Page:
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Childhood Abuse Can Changes Brain Structure

A study[1] published in December, 2011 in the Archives of Pediatric and Adolescent Medicine is relevant when exploring the causes of Borderline Personality Disorder.. MedPage Today says about this study "... advances in cognitive neuroscience allow scientists to begin to understand the manner by which childhood maltreatment affects subsequent psychopathology."[2]

About 70% of people with BPD have a history of being abused as a child. This study, completed at Yale University, looked at 42 teenagers who did not have a psychiatric diagnosis, but who reported a history of abuse and/or neglect. Gray-matter (the neural tissue which makes up most of the volume of the brain) was measured using a high-resolution MRI, and the brain volumes of teens with no history of abuse were compared to the teens who reported abuse histories. What they found was that abuse led to reductions in gray-matter volume in many parts of the brain. Gray-matter is associated with sensory processing, emotional regulation, intelligence, and other brain functions.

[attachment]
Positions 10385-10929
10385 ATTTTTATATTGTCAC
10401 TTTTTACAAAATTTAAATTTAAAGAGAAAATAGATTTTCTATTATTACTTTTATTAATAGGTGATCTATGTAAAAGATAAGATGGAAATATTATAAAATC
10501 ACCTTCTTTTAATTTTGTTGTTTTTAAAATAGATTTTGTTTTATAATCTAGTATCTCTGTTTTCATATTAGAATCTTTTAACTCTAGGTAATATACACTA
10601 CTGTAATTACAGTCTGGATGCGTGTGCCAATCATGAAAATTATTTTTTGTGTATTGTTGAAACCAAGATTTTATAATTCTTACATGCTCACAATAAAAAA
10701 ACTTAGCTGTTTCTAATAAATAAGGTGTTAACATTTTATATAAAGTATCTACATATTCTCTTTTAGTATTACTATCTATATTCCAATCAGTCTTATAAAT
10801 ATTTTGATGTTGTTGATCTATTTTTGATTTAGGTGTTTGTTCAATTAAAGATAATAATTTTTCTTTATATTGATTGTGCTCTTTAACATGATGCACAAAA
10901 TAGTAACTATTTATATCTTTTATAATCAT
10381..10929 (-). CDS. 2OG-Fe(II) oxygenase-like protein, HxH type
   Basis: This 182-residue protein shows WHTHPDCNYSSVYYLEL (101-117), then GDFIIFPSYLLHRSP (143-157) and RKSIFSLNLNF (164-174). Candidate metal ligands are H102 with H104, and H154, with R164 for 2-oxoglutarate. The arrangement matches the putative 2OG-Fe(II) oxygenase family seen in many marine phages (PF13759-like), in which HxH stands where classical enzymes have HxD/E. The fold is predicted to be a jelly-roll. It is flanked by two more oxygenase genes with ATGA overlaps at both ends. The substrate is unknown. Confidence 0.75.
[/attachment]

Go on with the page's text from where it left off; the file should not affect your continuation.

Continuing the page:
Interestingly, different types of abuse impacted different regions of the brain. Without getting into the complicated details of brain anatomy, people with histories of physical abuse, physical neglect and emotional neglect showed gray-matter deficits in different areas of the brain, although there was also overlap in areas impacted. Also fascinating was that there was no noticeable deficits in gray-matter volume associated with sexual abuse or emotional abuse.

Borderline Personality Disorder is, in part, a disorder of both emotional regulation and impulse control. This study found that there was a gender difference in the regions of the brain impacted by the abuse histories. Girls had deficits in regions that are associated withemotional regulation, while the deficits boys had tended to be in areas of the brain associated with impulse control.

Previous studies had discovered that adults with histories of childhood trauma had decreased gray-matter volumes, but it had not been determined when the deficits were first present. The deficits are measurable in adolescence even before the teens meet criteria for a psychiatric diagnosis. This opens up the possibility of using brain imaging to detect gray-matter deficits in children and adolescents with abuse histories (early detection) and to develop interventions that could reduce the risk of developing psychiatric disorders.

Mat Chirman (c) 2012


[1]Edmiston, E, et al "Corticostriatal-limbic gray matter morphology in adolescents with self-reported exposure to childhood maltreatment", Archives of Pediatric and Adolescent Medicine, 2011; 165: 1069-1077

[2]http://www.medpagetoday.com/tbprint.cfm?tbid=30029